What Is Composition?

Composition is an important basic principle of photography that can often make or break a shot. It is something that escapes many beginners and is responsible for a lot of boring photography. To be better at composition you must really understand composition, so let’s talk about it.

What is Composition?

The dictionary defines it as “the nature of something’s ingredients or constituents; the way in which a whole or mixture is made up”.  This basic premise is the same for photography, it is the different parts that make up your image.

The key idea is making an effort to control what exactly will be seen when people see your image. Does that tree in the far background add anything? Are you distracting from your main subject? Could you get a little closer to the subject? Do you really want that random arm flailing into the side?

These are the types of questions you should ask yourself not only as you take photographs, but also as you edit.

Composition makes a huge difference, and can really change the main focus, feel, and story of a particular shot. Look at the difference between these two photos of essentially the same subject.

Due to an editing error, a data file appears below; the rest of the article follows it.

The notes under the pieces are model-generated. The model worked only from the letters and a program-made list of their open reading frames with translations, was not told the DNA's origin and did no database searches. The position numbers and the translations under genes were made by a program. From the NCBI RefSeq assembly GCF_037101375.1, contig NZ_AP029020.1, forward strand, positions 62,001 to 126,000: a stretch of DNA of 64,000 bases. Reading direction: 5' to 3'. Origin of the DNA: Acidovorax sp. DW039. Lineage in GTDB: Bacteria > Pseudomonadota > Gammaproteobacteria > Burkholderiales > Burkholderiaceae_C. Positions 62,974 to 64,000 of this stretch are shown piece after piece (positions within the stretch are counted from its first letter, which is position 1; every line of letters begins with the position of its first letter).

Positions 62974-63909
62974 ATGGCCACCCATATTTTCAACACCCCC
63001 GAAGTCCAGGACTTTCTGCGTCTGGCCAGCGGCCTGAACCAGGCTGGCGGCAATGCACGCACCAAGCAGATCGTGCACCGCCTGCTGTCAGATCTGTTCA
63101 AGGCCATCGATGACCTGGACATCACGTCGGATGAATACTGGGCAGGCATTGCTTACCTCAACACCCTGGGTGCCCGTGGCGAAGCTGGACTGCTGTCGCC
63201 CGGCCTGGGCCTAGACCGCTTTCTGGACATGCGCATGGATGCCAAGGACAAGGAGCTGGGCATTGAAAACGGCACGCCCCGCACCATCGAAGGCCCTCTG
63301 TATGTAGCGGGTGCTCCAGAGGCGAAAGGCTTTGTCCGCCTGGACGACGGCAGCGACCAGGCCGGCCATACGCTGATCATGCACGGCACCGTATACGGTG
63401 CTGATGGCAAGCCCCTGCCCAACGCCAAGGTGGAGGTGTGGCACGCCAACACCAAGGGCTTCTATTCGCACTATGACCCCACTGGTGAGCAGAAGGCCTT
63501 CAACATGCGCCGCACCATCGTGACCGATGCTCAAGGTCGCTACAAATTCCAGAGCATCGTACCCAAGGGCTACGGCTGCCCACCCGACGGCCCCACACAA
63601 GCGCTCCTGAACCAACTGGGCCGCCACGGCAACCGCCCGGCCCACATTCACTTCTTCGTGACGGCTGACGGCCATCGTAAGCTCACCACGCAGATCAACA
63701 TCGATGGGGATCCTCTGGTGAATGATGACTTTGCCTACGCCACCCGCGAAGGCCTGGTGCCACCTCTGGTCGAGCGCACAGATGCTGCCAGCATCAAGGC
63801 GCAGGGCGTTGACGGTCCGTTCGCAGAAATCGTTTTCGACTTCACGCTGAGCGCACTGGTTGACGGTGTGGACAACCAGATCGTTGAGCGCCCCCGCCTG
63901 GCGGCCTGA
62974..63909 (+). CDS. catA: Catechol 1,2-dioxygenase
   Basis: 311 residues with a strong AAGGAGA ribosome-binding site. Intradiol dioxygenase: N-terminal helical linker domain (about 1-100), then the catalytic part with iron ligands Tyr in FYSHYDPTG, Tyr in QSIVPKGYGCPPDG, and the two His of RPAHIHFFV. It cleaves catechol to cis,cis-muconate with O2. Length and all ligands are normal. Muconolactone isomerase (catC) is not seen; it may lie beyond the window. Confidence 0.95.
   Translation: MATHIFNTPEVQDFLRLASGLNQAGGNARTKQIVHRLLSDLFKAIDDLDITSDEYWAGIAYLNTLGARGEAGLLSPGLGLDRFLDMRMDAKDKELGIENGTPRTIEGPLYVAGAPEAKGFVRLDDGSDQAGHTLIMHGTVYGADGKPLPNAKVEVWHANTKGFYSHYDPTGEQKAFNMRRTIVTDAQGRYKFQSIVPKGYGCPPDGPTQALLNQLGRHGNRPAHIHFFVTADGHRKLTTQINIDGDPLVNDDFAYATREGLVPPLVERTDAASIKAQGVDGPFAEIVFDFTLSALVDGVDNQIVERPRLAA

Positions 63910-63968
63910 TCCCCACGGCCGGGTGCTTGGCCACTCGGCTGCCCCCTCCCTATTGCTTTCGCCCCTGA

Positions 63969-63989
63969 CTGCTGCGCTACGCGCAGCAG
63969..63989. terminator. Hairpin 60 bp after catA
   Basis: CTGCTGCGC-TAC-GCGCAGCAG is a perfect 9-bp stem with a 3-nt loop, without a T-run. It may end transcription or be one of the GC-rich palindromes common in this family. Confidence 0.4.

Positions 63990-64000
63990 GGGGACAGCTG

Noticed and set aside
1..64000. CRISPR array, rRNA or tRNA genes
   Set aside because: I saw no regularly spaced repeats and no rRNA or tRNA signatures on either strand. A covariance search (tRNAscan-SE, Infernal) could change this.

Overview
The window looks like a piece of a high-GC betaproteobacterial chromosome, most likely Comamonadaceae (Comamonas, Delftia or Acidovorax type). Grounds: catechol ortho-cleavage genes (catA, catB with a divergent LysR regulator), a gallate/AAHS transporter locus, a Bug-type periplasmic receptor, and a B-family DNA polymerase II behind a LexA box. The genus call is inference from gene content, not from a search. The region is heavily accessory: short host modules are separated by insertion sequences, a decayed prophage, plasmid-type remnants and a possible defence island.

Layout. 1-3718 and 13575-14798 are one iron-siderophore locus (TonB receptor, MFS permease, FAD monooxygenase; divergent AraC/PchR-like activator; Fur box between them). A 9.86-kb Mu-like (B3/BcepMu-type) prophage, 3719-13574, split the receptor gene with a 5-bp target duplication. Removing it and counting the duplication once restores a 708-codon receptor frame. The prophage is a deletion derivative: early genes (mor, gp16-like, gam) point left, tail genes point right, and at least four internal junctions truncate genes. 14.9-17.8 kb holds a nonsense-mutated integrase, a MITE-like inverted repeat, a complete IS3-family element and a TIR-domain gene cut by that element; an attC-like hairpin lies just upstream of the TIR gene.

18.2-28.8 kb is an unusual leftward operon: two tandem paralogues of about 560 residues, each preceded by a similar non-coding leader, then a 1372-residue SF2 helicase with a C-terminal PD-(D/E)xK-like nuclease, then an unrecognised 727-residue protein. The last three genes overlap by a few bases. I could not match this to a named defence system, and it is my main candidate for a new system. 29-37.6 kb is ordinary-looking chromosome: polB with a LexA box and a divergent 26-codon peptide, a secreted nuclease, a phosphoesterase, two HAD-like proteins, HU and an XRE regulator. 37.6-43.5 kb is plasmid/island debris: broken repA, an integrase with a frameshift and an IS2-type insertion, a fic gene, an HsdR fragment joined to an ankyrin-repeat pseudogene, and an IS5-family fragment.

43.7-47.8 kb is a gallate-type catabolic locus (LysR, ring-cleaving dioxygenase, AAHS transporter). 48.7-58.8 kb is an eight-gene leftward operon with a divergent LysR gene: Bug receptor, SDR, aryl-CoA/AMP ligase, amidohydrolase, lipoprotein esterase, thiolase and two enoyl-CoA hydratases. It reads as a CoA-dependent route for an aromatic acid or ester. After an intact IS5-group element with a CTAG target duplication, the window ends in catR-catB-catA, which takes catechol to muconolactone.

bee-focus-sunflower-composition different composition sunflower bee

Both photos are the same photo of a bee and a sunflower. However, they are cropped to change the composition of the photos. The first photo focuses more on the bee and less on the sunflower. Where as the second photo gives more attention to the sunflower and how much larger than the bee it is. Same photo, same subjects, just different composition through cropping.

Why Is Composition Important?

The choice of what to include and exclude in a particular shot or photo is what composition is all about. Composition is making the sum of the parts equal more than the whole, having an entire image work together to create a synergy to create a truly fascinating image.

The rule of thirds is generally a helpful rule when determining where you want to place your main subject. Subjects that are placed symmetrically down the center are generally quite boring, so putting them off-center (after slicing your photo into thirds) makes for better composition and a more interesting shot overall. This .gif provides a good example.

Composition rule-of-thirds

Now that you know the basics of composition, go fix your old photos with iPiccy Photo Editor, and take new photos and don’t forget to ask yourself, is your image more than the sum of it’s parts?

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